In our newsletter of June 2009, we announced that the Belgian Government had introduced a draft Act aiming to reform and modernize the Belgian gaming and betting legislation, in particular the 1999 Act on games of chance. On 3 December 2009, this new Act, containing some far-reaching and controversial changes, was passed in its entirety by the House of Representatives despite a negative detailed opinion by the EU Commission.

As previously explained, the new Act contains several innovations that are important from a TMT perspective.

First, licensed operators of a casino (license A), a gaming arcade (license B) or of a betting service (license F1) will be able to obtain a license to offer their services online (via a so-called '+-license', either A+, B+ or F1+) when satisfying a number of requirements, some of which are doubtful in light of EU law (see below).

Second, TV-, radio- and print media will need to obtain a license in order to offer games via their various channels (G1-license for television programs entirely focused on the game in question, G2-license for all other games (SMS-games, promotions in magazines etc.).

Third, intermediaries and players may increasingly appear on the Gaming Commission's radar since the new Act penalizes both consumers and intermediaries that knowingly participate in or contribute to the operation of unlicensed games of chance.

The EU Commission's detailed opinion
Pursuant to Belgium's notification under Directive 98/34/EC, the EU Commission sent a detailed opinion regarding the draft Act to both the Belgian government and the Gaming Commission. In this opinion, the Commission warned Belgium that the draft law would infringe Article 49 of the EC Treaty (prohibition of restrictions on the freedom to provide services within the EU, now Article 56 of the Treaty on the Functioning of the European Union (hereinafter the "Treaty")) were it to be adopted in its then-current form, i.e. without taking into account the Commission' remarks.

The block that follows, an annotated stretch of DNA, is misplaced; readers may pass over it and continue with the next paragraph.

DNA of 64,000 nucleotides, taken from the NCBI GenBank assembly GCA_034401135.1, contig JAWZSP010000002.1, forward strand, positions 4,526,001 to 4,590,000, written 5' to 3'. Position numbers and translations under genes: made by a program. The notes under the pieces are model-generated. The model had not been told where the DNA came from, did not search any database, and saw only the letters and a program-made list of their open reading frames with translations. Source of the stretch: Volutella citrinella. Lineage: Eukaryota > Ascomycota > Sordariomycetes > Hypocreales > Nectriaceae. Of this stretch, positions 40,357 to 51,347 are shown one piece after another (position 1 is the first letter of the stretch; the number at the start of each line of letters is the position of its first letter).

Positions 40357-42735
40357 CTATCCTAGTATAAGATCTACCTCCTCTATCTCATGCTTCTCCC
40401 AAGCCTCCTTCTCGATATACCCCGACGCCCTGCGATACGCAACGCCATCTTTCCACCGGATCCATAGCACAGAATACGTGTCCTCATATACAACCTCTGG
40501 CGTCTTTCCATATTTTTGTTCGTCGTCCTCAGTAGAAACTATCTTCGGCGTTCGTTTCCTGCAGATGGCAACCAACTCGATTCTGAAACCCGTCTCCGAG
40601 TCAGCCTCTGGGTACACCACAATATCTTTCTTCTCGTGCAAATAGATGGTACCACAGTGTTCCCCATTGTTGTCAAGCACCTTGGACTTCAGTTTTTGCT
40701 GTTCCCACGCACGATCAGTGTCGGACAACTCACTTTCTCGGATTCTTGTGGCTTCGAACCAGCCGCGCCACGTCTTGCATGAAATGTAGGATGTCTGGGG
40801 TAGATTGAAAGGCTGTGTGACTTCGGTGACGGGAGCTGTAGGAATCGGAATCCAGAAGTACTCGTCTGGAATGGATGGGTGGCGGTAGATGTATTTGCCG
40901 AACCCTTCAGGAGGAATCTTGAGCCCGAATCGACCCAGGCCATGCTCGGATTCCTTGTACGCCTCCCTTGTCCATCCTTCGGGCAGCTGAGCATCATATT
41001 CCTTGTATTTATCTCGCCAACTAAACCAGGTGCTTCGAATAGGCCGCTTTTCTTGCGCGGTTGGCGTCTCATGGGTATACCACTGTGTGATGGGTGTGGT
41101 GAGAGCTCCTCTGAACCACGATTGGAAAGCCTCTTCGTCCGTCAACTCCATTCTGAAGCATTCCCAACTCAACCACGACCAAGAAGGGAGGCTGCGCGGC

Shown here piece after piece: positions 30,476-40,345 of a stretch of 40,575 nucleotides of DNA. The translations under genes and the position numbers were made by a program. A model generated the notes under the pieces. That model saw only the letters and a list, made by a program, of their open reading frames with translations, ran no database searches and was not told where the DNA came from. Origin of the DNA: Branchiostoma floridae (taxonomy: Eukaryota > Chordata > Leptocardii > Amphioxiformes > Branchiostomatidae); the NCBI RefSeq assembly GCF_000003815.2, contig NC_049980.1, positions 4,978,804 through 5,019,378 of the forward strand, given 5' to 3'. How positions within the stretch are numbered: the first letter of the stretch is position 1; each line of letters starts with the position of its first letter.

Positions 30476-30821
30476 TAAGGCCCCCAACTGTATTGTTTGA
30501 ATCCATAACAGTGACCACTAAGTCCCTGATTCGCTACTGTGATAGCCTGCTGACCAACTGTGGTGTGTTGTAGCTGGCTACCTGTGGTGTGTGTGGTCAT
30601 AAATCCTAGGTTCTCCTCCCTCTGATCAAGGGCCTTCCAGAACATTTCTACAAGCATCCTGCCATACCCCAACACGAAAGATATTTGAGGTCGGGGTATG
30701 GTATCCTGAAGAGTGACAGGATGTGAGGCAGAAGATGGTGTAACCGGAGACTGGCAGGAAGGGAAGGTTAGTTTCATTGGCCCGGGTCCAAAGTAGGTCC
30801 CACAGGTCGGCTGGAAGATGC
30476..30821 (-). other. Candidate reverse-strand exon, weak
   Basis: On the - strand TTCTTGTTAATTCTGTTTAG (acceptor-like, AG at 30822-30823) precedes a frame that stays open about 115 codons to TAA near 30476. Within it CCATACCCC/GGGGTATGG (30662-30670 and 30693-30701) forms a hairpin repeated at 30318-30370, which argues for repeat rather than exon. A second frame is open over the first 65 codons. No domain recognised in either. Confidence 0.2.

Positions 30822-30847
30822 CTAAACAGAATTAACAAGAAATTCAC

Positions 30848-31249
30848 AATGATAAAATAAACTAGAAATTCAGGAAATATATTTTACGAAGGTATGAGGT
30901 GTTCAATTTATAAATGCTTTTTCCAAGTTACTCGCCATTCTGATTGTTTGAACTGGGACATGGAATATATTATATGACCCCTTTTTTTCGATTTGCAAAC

The Commission's remarks focused on the first and third innovations described above.

Indeed, the opinion first criticizes the Act's "online license"-requirements of 1) a land-based license for similar services and 2) the presence of a server in a permanent establishment on the Belgian territory. The Commission seems to be of the opinion that these requirements go beyond what is suitable and necessary in order to protect consumers and/or prevent fraud and hence unduly restrict the freedom to provide betting and gaming services within the EU. The requirements entail, notes the Commission, that a foreign operator, duly licensed and operating from another Member State, must first become the licensed operator of a casino (license A), a gaming arcade (license B) or a betting service (license F1) in Belgium in order to then be able to apply for a '+-license' to offer the same or similar services via information society means to the Belgian public (A+, B+ or F1+ license, as the case may be). In addition, in order to be granted the '+-license' applied for, such operator is then required to relocate its servers into a permanent establishment in Belgium. As though this would not yet suffice, the new Act also provides for a limitation by Royal Decree of the maximum number of land-based licenses for Casinos, gaming arcades and betting services and, in order to determine this maximum amount, account will mainly be taken of the number of operators already existing on the Belgian market. The Commission reminds Belgium that these requirements make it impossible for account to be taken of obligations to which an operator is already subjected in the Member State in which it is established. With regard to the numerus clausus of land-based licenses, it also notes that, according to the case law of the Court of Justice of the European Union (CJEU), the fact that a Member State considers a certain number of licenses to be sufficient for its territory is not an appropriate justification for the obstacles to the freedom to provide services that its licensing regime represents.